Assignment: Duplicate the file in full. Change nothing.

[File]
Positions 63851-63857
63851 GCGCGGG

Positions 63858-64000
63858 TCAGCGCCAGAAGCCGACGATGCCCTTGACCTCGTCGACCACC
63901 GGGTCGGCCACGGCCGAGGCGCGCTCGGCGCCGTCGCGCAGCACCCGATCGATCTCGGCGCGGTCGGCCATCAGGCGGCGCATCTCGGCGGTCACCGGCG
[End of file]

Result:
Positions 63851-63857
63851 GCGCGGG

Positions 63858-64000
63858 TCAGCGCCAGAAGCCGACGATGCCCTTGACCTCGTCGACCACC
63901 GGGTCGGCCACGGCCGAGGCGCGCTCGGCGCCGTCGCGCAGCACCCGATCGATCTCGGCGCGGTCGGCCATCAGGCGGCGCATCTCGGCGGTCACCGGCG